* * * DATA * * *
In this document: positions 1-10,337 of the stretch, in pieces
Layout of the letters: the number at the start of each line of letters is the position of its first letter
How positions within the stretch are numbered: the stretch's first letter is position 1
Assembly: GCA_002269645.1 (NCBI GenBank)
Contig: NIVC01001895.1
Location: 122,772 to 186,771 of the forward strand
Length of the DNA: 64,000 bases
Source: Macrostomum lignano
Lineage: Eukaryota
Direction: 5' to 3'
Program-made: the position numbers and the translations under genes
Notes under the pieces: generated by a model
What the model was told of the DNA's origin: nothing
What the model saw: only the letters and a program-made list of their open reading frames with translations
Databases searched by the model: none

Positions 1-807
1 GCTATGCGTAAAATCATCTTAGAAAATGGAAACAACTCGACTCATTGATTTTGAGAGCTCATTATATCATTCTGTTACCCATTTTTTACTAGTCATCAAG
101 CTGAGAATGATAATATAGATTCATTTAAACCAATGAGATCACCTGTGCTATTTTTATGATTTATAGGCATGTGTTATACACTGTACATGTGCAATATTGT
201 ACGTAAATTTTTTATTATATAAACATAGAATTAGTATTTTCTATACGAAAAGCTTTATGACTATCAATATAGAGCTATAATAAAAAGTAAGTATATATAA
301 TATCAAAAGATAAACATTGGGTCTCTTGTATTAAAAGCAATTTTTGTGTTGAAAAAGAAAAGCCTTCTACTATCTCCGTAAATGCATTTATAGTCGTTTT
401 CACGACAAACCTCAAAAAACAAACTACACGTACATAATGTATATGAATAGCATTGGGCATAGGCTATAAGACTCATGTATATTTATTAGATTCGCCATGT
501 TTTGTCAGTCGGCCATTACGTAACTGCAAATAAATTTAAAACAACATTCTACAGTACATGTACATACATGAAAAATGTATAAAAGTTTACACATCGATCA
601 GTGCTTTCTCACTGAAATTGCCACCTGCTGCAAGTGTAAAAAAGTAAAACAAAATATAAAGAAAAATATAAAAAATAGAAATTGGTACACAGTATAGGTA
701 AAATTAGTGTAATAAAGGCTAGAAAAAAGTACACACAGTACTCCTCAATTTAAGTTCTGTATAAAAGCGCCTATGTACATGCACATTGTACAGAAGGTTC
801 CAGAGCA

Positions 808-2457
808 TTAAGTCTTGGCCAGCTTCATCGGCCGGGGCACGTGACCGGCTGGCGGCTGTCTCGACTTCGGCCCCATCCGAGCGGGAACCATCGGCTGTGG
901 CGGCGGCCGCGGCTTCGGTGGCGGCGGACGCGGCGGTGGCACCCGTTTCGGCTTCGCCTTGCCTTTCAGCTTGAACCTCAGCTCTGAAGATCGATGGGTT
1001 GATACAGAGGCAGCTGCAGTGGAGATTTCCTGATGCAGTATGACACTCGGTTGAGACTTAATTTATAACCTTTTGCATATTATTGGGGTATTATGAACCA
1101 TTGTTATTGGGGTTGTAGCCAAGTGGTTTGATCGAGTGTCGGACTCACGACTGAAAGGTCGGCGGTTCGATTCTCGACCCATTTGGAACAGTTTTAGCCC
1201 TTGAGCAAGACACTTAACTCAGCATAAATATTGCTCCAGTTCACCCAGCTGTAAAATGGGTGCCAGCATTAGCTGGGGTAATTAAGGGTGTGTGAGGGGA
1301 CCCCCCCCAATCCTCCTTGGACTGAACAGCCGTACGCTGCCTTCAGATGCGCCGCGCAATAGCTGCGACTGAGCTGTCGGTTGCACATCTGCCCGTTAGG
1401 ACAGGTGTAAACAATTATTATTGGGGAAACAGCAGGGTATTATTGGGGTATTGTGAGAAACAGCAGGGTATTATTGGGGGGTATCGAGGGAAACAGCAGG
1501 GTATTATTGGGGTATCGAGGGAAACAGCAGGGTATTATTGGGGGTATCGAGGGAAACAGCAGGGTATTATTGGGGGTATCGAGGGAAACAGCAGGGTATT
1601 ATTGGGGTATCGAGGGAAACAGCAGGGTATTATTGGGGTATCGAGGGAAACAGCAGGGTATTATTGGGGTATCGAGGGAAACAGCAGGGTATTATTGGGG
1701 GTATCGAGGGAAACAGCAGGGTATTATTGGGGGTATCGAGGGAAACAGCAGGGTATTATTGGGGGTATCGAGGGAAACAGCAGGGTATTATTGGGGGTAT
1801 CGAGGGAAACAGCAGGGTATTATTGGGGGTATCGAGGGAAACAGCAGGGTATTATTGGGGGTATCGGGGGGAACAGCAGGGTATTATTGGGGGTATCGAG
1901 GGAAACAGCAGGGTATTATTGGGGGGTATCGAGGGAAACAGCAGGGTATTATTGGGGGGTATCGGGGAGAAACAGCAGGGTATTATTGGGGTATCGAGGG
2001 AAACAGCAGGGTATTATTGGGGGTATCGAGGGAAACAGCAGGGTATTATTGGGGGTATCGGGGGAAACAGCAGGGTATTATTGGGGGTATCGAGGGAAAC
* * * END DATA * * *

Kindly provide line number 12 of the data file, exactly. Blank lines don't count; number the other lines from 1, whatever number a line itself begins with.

Notes under the pieces: generated by a model